However, that didn’t last. Elizabeth had seen a programme on TV back in Texas which went through the top bars in Dublin and she’s made a list of them and this afternoon we started working our way through the list! We started with The Stag’s Head (1), which had lovely beer as well as stained glass windows with amusing pictures and, of course, a stag’s head. The next stop was The Long Hall (2) and we were served by the guy who was actually in the programme. Elizabeth was too shy to ask him so I did on her behalf! Here I tried the Smithwick’s rather than the Guinness and it was very nice and much less bitter… and much more drinkable! The bar was called The Long Bar (3) as it was, well, long. The reason it was long was so that the men could go as far back from the street as possible to enjoy their beer and avoid being noticed by a passing wife! The next stop was McDaid’s (4), a former morgue, where we got chatting to a friendly Aussie couple and pointed them in the direction of some more bars to try! The next bar was Neary’s (5) which came complete with bottles of Gosling’s Bermuda rum behind the bar but we stuck to the beer. This bar used to have distinct areas for men and women but was now a common bar, although Elizabeth was annoyed that the women’s toilet was upstairs! The next bar was John Kehoe’s (6), where the main bar was a conversion. What was it converted from? Why, the original owner’s front room, of course, complete with fireplace and mantelpiece and all. Needless to say, it was quite cozy! We made a switch to cider there as we didn’t want to over-bloat on heavy ales before dinner.
Dinner itself was at a place called Boxty House which served traditional Irish food. It wasn’t very much of a success though as Elizabeth proceeded to cover the entire table in water when trying to pour herself a glass and got very annoyed with me laughing at her misfortune. Still, the Irish stew was good!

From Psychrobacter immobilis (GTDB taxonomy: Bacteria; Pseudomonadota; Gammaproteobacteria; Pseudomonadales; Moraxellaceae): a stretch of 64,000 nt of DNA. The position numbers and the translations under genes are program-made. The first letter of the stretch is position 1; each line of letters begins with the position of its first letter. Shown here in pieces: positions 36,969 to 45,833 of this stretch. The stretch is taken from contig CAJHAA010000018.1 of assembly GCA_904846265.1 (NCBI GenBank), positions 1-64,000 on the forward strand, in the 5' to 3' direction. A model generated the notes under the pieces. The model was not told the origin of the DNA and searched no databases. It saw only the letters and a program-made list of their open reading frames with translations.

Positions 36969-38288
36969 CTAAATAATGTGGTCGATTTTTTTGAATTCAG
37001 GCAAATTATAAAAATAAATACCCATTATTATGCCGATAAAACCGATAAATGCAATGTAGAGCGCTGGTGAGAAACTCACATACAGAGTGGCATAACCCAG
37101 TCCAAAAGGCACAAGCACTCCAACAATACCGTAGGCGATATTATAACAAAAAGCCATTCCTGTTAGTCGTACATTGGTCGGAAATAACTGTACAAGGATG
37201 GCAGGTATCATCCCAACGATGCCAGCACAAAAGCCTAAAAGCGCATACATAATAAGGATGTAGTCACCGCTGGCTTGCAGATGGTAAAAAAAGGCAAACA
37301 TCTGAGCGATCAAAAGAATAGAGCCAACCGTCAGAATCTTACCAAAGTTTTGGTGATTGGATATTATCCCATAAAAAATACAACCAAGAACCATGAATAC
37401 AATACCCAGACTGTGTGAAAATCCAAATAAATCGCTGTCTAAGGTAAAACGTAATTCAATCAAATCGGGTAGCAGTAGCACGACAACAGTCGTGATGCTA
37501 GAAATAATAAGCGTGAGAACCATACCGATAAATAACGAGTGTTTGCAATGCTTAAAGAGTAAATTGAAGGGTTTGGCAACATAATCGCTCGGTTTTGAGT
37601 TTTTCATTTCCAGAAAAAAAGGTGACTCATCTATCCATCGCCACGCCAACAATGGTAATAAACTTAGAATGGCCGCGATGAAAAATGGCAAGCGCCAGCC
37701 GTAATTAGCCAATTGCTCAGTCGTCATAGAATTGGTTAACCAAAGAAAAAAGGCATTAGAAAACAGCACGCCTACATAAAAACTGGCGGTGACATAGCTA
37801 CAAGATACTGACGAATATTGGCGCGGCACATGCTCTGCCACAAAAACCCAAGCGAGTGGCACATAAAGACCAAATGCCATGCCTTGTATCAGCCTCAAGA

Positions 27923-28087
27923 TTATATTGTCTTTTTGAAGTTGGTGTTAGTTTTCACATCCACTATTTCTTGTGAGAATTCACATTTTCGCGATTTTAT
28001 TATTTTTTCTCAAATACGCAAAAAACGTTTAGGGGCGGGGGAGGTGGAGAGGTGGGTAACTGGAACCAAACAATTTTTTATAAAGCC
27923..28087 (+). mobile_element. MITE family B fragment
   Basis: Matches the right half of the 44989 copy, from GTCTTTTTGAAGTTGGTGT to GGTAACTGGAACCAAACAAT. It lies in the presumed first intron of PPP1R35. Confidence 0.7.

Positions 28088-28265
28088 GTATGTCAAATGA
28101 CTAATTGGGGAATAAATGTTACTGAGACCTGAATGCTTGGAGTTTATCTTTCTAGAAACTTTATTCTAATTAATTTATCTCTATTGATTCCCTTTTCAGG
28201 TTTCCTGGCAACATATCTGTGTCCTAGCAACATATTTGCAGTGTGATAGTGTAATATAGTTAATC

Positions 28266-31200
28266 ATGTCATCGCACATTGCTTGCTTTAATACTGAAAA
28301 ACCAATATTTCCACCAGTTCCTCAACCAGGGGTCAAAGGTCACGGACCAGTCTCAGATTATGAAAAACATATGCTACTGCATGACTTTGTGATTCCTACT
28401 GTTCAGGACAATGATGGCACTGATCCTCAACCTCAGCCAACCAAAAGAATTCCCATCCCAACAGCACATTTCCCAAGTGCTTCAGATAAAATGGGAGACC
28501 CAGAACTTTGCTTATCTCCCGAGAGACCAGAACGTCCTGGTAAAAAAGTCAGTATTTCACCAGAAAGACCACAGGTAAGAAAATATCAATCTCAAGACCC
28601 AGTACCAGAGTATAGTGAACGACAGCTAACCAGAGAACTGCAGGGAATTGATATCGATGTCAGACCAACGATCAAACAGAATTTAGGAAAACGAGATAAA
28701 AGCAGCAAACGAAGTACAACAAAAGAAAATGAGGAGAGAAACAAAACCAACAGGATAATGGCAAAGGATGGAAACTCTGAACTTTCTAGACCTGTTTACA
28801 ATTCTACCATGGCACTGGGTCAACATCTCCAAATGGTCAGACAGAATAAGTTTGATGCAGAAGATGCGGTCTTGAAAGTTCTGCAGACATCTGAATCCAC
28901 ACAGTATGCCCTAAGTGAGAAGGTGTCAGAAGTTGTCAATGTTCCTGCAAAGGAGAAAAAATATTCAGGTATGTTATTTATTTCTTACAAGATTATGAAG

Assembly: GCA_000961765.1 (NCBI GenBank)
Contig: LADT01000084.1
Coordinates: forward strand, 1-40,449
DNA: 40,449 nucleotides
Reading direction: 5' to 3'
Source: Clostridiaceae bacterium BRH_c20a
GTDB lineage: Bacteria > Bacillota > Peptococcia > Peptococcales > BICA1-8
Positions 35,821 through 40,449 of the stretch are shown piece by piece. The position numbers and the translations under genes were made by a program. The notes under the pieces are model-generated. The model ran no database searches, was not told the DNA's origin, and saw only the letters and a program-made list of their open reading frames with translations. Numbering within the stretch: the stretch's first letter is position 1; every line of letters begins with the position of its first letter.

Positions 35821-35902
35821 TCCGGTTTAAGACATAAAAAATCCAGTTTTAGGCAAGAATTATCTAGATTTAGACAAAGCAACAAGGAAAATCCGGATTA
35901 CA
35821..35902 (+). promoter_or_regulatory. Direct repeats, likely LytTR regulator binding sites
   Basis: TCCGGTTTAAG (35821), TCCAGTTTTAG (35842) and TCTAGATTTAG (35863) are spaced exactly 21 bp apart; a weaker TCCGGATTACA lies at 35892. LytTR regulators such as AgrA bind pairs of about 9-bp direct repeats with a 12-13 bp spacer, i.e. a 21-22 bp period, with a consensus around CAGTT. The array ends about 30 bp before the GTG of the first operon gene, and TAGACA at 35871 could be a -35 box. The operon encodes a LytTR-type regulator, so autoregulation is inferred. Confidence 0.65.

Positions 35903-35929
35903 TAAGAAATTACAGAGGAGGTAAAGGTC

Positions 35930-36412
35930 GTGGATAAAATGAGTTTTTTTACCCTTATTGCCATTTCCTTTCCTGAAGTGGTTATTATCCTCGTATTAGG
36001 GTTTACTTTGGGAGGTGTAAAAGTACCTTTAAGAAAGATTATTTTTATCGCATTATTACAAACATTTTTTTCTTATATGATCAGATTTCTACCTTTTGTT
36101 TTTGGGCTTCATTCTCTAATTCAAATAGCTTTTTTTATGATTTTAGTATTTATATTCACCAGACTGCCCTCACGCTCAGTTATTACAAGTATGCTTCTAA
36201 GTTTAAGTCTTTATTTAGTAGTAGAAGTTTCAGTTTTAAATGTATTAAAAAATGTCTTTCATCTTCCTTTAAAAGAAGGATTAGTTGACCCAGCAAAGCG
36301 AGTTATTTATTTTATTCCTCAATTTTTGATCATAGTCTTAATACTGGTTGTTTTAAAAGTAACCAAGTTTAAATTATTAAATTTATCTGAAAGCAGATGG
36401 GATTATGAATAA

After a traditional Irish breakfast (like an English one, but less healthy!), we headed to the Guinness factory for the tour and some tastings. Elizabeth had already had a Guinness which she didn’t really like but she felt obliged to drink one once we reached the tasting room. She struggled through her earlier sample and struggled even more with the pint, not really enjoying it although it was quite pleasant compared to the really fat woman wearing tight trousers… The rest of the factory/museum was quite cool and had some great memorabilia including lots of old posters and advertisements with toucans and harps on them! We stopped in the shop at the end though and got some cool souvenirs, including a porcelain Guinness mug.
We’d not done all of the pubs on our list at this point so we worked our way back from Guinness stopping at a few on the way. The first was The Brazen Head (7, excluding Guinness!), the oldest pub in Dublin, which also had the moodiest, rudest staff in Dublin. Still, a beer was a beer!
After walking along the Liffey we went into Quay’s Bar (8) along Temple Bar and listened to some live music. It was pretty lively for a Sunday afternoon and you could easily spend a whole weekend here just drinking. If the beer and music wasn’t entertainment enough, the dwarf (or midget, or little person) dressed as a leprechaun certainly made us both laugh. Next was The Palace Bar (9), which almost bettered The Brazen Head for rudest staff, but (once again) a lovely beer took the edge off!
We dropped our souvenirs back at the hostel and then headed out for another drink, this time to Mulligan’s (10). This apparently served the best Guinness in Dublin so even though Elizabeth hadn’t liked the beer earlier, she felt obliged to try one here anyway. Thankfully, she liked it although I got a beer she would like as a backup, just in case. I can’t remember how many bars there were on this programme but we’d done 10 of them in two days and that was enough for now. Stuffed with beer, we headed off for some dinner, venturing to a lovely Indian called The Jewel in the Crown. It’s impossible to have a curry without beer so we ordered another cold beverage and accompanied it with popadums, chicken tikka, lamb jalfrezi, sag aloo, samosas and polished it off with some refreshing sorbet and Indian tea. I was too stuffed to move but thankfully the hostel was only a short waddle away…
This morning I flew back to Zurich and Elizabeth flew onto London. At least this time the separation was not so long and I’d be meeting her in London next weekend to be godfather at our niece’s christening and to bring Elizabeth home with me! Other than getting stuck into the duty free alcohol, the flight back was uneventful and another week at work beckoned.